I thought that the biggest difference between Les êtres chers and Nuit #1 was that this time, the characters don’t want to talk about their feelings. It’s the contrast between these self-conscious millenials living in Montreal and a family from the Saint Lawrence Valley, living off the grid a little bit…

A lot of people have said how different these movies are. To me, they’re not that different. They have a lot of things in common. They’re both about people who are not happy, who cannot be happy, who are trying to be happy, somehow. It’s true that in Nuit #1, the characters talk a lot—maybe too much. They can’t stop talking, and some people might say, “shut up already and do something!” That’s what they said to me, anyway. In Les êtres chers, it’s the opposite—David has this pain, and he can’t articulate it. He needs to protect himself, or to try and protect his family from that pain.  It’s a generational thing, maybe, or it’s about age. 

I thought it was very daring to make a film where the main character disappears and is effectively replaced with a second protagonist. It’s unusual.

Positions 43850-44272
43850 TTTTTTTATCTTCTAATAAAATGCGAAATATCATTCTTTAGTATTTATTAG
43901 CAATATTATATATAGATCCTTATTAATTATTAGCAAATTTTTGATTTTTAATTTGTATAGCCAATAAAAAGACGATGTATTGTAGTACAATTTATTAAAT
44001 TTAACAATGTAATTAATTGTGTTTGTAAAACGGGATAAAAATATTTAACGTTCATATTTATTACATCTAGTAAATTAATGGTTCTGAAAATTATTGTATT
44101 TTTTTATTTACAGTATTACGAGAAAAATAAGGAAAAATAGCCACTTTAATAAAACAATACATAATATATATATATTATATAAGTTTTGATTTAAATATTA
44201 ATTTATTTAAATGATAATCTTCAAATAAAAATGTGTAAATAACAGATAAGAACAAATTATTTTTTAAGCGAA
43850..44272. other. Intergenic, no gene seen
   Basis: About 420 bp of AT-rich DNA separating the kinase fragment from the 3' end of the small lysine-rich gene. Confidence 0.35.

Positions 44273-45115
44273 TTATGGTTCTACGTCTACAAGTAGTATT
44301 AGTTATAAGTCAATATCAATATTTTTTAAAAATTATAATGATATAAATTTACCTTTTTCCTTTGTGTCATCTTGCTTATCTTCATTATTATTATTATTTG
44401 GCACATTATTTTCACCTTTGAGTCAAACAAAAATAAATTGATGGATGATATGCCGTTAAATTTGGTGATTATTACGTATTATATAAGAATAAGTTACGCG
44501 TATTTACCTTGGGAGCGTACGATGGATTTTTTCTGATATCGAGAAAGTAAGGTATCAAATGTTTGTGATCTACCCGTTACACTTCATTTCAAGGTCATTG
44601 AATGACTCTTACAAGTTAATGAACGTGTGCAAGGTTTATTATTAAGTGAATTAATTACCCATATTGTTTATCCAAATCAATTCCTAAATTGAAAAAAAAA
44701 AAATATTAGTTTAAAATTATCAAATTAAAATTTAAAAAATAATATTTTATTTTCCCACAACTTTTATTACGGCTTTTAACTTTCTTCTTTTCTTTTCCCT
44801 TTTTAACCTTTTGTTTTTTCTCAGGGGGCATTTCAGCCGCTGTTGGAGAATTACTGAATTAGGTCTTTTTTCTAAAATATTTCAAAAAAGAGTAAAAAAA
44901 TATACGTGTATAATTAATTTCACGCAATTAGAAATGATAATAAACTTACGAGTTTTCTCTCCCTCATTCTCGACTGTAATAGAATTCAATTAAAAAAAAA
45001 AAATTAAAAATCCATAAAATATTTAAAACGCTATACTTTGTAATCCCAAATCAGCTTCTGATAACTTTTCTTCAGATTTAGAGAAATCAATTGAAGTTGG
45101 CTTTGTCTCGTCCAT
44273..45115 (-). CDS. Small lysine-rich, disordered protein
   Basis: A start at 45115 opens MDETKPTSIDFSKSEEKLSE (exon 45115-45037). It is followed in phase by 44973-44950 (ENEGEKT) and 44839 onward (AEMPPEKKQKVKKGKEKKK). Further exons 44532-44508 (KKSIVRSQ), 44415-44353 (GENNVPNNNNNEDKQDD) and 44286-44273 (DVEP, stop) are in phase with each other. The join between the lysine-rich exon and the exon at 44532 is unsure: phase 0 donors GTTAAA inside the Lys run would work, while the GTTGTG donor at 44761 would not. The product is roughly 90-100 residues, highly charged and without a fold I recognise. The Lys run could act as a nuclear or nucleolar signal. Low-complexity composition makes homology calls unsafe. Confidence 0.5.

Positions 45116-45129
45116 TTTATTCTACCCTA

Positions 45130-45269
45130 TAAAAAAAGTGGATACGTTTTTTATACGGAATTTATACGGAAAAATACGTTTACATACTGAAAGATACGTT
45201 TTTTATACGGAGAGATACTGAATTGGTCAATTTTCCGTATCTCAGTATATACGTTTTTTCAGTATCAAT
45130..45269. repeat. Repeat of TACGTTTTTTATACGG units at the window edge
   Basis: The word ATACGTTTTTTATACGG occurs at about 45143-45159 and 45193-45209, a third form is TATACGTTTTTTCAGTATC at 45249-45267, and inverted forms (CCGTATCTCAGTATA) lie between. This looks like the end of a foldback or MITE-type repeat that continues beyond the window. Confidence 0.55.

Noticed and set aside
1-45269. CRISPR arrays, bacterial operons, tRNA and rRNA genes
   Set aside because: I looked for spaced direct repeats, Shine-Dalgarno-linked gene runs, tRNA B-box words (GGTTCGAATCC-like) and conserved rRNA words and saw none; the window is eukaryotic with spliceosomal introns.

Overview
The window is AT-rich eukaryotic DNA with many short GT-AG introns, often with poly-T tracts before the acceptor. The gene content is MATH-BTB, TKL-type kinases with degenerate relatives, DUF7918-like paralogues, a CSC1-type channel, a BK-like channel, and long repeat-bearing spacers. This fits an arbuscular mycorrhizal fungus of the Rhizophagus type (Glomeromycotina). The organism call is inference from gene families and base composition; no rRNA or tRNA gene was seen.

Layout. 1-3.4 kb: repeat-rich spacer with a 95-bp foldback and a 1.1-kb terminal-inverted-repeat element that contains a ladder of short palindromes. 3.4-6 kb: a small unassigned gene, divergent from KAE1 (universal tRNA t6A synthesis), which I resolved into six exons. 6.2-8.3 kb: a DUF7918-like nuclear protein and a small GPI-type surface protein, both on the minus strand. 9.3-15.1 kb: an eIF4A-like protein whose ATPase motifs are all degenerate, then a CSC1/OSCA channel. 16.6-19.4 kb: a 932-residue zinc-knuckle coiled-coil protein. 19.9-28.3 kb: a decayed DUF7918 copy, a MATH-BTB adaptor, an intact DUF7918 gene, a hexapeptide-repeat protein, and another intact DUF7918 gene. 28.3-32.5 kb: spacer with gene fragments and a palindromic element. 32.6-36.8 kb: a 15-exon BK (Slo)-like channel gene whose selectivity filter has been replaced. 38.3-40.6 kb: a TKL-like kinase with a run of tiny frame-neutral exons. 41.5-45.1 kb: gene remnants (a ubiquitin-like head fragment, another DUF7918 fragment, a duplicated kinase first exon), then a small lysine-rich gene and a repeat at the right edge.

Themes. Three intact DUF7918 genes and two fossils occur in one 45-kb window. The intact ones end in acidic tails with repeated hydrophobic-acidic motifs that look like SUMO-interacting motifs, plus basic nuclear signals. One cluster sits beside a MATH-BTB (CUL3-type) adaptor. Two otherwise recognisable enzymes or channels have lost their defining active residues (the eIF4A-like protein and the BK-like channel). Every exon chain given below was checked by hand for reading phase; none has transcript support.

It was a hard thing. We had problems with that at the writing stage, and when it came to funding. A lot of the questions we got were about the fact that the main character dies and the movie keeps going, for half an hour, without him. I don’t know if you’ve seen the film The Father of My Children, by Mia Hansen-Løve, but it’s a bit similar to that.

Her movies are all about people disappearing; I’ve interviewed her and told her that I think she keeps making the same movie, with small little changes each time.

Yes, in a good way! I met her at a few different festivals but I was a little shy. That kind of changeover in her films works so well, anyway. That’s what I wanted. When David dies in my film, you miss him. You feel this emptiness. But I was afraid when we were editing, because we loved his character, and we were worried about what would happen [to the movie] when he was gone. It was a great discovery for us that  [Kate Tremblay] is capable, that she’s a good actress, and that she could take the movie with her. I shouldn’t read reviews and comments on the Internet, but I do—everyone says “don’t go there”—and a lot of the comments are about that. They say the movie loses something without him.  I don’t agree, though. The last half hour is important. It’s what the movie is about. How do you go on when somebody you love is gone?